CES 2012 Week Since 2008 Pure has offered its relatively cheap first-generation DIY upgrade kit to add DAB radio and more besides when motoring. Now comes the second generation Highway, with an improved aerial and two-part combo of a main ‘interface’ unit, which is fitted under the dashboard near the car’s existing radio, and …
There is no such thing as a station that doesn't play songs that annoy you. I like rock music, but there's a lot of stuff that gets played on Planet Rock that gets right on my tits. I can only listen to any station for a limited time before something comes on to make me switch. So by and large I don't listen to radio and have a case of CDs in the boot.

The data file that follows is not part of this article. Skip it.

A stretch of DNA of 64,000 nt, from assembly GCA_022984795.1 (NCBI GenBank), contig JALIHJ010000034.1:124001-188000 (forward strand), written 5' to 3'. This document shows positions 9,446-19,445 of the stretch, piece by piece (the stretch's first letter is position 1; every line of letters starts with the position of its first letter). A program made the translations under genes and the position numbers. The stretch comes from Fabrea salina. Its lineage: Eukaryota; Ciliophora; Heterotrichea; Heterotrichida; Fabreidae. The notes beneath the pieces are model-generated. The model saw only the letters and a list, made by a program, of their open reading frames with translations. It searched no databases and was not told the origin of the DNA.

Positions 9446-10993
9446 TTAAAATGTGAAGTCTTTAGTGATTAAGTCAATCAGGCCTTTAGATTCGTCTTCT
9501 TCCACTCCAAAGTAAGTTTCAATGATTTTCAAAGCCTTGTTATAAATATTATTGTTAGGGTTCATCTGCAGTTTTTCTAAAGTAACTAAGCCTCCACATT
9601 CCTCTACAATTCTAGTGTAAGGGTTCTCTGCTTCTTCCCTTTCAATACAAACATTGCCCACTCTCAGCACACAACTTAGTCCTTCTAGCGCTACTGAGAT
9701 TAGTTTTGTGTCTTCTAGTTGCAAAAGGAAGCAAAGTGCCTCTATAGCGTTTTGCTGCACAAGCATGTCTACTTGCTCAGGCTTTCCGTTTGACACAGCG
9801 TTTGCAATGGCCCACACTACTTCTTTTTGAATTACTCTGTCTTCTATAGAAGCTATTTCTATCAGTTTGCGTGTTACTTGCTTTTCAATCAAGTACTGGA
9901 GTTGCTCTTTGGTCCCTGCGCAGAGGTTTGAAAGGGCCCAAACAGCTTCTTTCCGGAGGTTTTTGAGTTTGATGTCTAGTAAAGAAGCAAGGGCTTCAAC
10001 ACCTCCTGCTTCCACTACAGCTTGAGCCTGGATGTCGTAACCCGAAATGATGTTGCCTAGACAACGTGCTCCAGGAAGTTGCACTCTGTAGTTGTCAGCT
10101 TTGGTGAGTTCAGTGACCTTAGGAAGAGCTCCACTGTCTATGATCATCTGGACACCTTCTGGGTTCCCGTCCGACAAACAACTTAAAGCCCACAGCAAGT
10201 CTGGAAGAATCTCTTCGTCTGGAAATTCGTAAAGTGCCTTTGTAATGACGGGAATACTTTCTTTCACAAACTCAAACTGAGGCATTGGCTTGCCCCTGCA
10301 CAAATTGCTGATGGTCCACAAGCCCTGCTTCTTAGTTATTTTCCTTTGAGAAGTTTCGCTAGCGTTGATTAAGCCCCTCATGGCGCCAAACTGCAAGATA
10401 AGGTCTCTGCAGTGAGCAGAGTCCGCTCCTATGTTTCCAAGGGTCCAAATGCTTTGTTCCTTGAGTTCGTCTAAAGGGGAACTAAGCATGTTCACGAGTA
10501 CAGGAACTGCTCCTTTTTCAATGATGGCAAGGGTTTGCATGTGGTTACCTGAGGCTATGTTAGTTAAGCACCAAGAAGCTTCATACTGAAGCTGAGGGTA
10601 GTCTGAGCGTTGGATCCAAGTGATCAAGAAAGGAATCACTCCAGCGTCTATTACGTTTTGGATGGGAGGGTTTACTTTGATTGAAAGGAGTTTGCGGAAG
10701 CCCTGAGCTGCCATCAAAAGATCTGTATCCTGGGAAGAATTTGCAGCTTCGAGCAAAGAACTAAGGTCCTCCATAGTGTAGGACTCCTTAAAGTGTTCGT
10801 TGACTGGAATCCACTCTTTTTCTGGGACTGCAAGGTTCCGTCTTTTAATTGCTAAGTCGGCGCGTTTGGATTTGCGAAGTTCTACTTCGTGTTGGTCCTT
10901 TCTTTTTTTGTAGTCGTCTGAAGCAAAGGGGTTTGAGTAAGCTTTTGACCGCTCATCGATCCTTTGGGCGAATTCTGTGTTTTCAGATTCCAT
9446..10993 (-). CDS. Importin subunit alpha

I rely on RDS to give me traffic news and news if I so desire, beyond that the radio in my car is unused.
DAB is a dead end technology. If DAB didn't exist now it wouldn't be invented. If the industry was working towards a replacement for FM now they would be looking at the internet as a delivery mechanism for radio.
Radio has two things CDs don't:
1) Intelligent, or humourous, or informative, presenters and conversation (dependent upon the stations listened to of course).
2) They will play music I DON'T own, but like. I enjoy that variety, which is something you never get from your own CD collection.
You're not a fan of DAB, then, Grease Monkey?
I had the previous version of the Highway, and I rather liked it. With just regular radio, I tended to build up a massive pile of CDs in the car, but DAB offered choice beyond just irritating pop crap and Radio 4. Planet Rock, mostly, if I'm honest.